Covid 19 coronavirus: Which listed real estate businesses hardest-hit by lockdowns – analysis

An analyst examining the lockdown’s effects on the multibillion-dollar NZX real estate sector says retail-heavy stocks could suffer more than warehouse or logistics-heavy ones.

Rohan Koreman-Smit, an analyst at Forsyth Barr, said just how affected the listed entities were by the pandemic and Auckland’s lockdown would depend on their exposure to different market segments.

Listed companies and trusts have in the last few years repositioned investment portfolios out of places like Christchurch and Wellington and more in Auckland, he noted.

Many were therefore more exposed to the longer lockdown in that city, he said.

Landlords with heavier retail holdings might need to write off the most rent money, he said.

“Retailers haven’t been able to trade, and certainly for the many weeks in Auckland in particular. Retail is likely to be the hardest hit and get the most rent abatement,” he said.

During last year’s first lockdown, retailers suffered the most, he recalled, and they got the most rent abatement.

Listed businesses with big retail holdings are:

• Precinct Properties with shops and restaurants in the $1b Commercial Bay,

• Kiwi Property Group which owns Sylvia Park, the lifestyle centre opposite and LynnMall;

• Stride Property Group which owns Westgate mall, NorthWest;

• Investore Property, managed by Stride, which owns many supermarkets but Koreman-Smit said it was likely to suffer only minor impacts.

Industrial and warehousing giants like Goodman Property Trust and Property For Industry would suffer only minor impacts with their logistics and warehouse tenants generally allowed to operate, Koreman-Smit said.

“Industrial landlords saw some of the smallest rent abatements during the first level 4 lockdown,” he said.

Kiwi Property Group suffered the most last year, providing around $20 million of rent abatements, which is around 8 per cent of annual rent, Koreman-Smit said. The company continues to trade below its net asset value.

“But this time might be different to last,” he forecast. “From what I understand, they haven’t had the same early demands from tenants to get rents cut. People are in clearer positions than last time. Some have signed new leases since the last lockdown which have clearer provisions on lockdowns. Others are more certain of the process, having gone through the first lockdown.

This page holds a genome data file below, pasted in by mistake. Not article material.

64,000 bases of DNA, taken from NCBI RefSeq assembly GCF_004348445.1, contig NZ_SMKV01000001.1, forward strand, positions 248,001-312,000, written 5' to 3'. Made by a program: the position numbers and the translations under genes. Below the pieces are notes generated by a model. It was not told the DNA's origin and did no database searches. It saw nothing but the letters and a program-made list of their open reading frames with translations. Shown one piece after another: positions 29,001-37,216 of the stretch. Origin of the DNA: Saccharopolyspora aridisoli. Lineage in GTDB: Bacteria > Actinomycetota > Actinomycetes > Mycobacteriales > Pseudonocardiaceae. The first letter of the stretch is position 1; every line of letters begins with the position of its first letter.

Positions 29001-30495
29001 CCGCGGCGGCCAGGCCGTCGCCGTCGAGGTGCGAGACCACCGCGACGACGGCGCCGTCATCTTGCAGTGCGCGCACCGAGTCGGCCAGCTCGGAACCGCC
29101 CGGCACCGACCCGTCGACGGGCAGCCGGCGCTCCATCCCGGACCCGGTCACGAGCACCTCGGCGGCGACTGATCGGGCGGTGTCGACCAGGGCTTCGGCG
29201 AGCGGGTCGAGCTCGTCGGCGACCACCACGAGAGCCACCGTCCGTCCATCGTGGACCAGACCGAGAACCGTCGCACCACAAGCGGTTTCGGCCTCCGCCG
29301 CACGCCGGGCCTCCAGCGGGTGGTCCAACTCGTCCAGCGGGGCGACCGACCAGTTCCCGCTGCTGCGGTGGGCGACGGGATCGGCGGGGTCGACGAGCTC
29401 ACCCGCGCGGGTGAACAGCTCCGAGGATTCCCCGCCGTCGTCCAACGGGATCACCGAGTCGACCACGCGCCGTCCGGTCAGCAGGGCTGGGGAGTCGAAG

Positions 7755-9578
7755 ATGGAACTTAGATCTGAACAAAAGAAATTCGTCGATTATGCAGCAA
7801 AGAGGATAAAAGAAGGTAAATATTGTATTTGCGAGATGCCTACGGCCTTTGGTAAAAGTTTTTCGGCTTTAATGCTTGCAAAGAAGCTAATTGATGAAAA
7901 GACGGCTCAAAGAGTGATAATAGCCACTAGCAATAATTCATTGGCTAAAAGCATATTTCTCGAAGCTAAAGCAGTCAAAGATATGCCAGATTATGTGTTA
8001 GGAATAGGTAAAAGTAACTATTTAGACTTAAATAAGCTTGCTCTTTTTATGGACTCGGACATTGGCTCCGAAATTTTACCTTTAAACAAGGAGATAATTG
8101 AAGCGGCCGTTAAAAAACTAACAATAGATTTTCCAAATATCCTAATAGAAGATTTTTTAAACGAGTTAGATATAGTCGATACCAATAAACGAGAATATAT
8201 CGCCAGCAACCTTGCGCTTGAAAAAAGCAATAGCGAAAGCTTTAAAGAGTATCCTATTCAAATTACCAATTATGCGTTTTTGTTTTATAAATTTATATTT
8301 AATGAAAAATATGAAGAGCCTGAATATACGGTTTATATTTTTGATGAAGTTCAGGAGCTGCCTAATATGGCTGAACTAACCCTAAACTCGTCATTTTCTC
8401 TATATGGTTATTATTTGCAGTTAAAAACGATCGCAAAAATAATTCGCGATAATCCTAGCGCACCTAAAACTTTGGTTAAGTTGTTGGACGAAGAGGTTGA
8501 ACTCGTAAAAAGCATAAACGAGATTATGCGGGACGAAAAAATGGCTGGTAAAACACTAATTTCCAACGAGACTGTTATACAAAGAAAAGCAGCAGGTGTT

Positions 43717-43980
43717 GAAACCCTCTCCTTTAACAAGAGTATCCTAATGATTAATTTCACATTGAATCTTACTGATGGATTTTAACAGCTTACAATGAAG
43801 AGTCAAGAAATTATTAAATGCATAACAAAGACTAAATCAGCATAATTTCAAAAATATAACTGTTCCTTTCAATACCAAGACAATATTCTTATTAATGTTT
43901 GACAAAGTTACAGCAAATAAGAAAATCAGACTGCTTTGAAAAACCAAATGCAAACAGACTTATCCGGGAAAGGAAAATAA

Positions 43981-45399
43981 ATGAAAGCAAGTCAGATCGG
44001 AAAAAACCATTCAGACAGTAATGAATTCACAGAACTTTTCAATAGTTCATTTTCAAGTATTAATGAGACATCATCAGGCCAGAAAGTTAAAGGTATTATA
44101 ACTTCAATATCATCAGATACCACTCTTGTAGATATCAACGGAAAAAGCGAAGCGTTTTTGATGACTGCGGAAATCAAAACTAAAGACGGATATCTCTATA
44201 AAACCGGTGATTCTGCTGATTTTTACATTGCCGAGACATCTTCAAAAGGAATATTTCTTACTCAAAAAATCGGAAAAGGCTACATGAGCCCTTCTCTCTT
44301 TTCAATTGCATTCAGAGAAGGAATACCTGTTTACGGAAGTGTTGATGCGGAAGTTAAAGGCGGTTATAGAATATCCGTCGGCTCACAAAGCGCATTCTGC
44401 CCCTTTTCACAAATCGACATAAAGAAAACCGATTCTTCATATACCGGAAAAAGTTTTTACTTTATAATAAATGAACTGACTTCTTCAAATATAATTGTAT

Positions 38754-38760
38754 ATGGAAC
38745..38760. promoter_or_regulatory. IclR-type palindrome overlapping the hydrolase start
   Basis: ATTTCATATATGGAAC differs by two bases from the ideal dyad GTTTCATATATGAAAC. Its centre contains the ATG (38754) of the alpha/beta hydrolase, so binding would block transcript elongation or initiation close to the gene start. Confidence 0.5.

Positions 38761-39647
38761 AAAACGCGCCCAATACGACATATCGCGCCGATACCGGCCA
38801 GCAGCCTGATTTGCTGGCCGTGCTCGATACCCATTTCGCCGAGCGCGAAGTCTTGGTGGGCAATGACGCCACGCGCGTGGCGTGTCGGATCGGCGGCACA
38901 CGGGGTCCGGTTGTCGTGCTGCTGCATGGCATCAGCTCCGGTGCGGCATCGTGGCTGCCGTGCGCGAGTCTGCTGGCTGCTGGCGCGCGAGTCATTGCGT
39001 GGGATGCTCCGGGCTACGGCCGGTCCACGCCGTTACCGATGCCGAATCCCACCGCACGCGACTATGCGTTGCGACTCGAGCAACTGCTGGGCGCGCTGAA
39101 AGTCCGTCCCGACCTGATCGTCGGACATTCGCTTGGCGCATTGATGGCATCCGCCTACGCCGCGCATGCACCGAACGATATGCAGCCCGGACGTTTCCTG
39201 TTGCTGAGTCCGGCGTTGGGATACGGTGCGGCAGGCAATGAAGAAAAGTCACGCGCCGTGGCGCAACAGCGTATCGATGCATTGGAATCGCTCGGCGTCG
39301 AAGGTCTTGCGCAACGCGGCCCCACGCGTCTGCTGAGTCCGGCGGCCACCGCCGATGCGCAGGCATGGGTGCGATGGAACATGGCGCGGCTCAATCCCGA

“Last time, the Government said a month. This time, they’ve drip-fed it so the tenants haven’t sought rent relief as fast because the length of lockdown has been uncertain.

“Thirdly, we just had reporting seasons and there have been pretty spectacular numbers. Retailers have reported strong earnings, so it’s going to be harder for those retailers to argue the case for rent relief.

“We’re also seeing monthly rent collections starting to come in so landlords will have a clearer idea of where they stand over the next couple of weeks,” Koreman-Smit said.

Precinct noted recently how last year’s lockdowns had cost nearly $3m at Commercial Bay.

Restaurants, cafes and food outlets recorded a $2.8m loss in the latest year when they opened two months after New Zealand’s highest Covid alert level 4. But pedestrian numbers recovered before the August lockdown to more than 1m people a month, showing how retail recession can become retail recovery.

Commercial Bay opened last June and, even though New Zealand was back at Covid alert level 1 by then, thousands of CBD office workers stayed home, far from the new building with 120 retail outlets – much like they’re doing right now.

“Commercial Bay hospitality achieved successful openings, however, the impact of lockdowns led to $2.8m loss for the year,” landlord Precinct Properties NZ said last month in its June 30, 2021, annual result.

Its portfolio was valued up by $282.9m, helping push up net profit by 411 per cent.

Last year’s $35.1m net profit rose to $179.9m, with the unrealised valuation gains significantly boosting the bottom line.

Auckland’s Friedlander family are giving discounts to struggling tenants, the Herald reported this week.

As one of Auckland’s biggest retail and hospitality landlords, Samson Corporation is cutting rents by up to 80 per cent for shop, cafe and restaurant tenants.

Daniel Friedlander said discounts of 80 per cent would be offered because the businesses had been shut for so long.

“It’s about doing the right thing. Tenants are beside themselves. They really are and I understand that. This is small New Zealand retail and hospo. We will support them but some hard decisions will be made,” Friedlander said.

Property records show Samson Corporation owns 138 properties in Mt Eden, Ponsonby, Epsom, Grey Lynn, Onehunga, Three Kings, Mt Roskill, Sandringham, Kingsland, Grafton, Penrose, New Lynn, Eden Terrace and Auckland Central.

The Herald went directly this week to Kiwi, Precinct, Goodman, Stride, Argosy, Vital Healthcare and PFI to ask what was happening with tenants and rent abatements but received little response from those entities directly.

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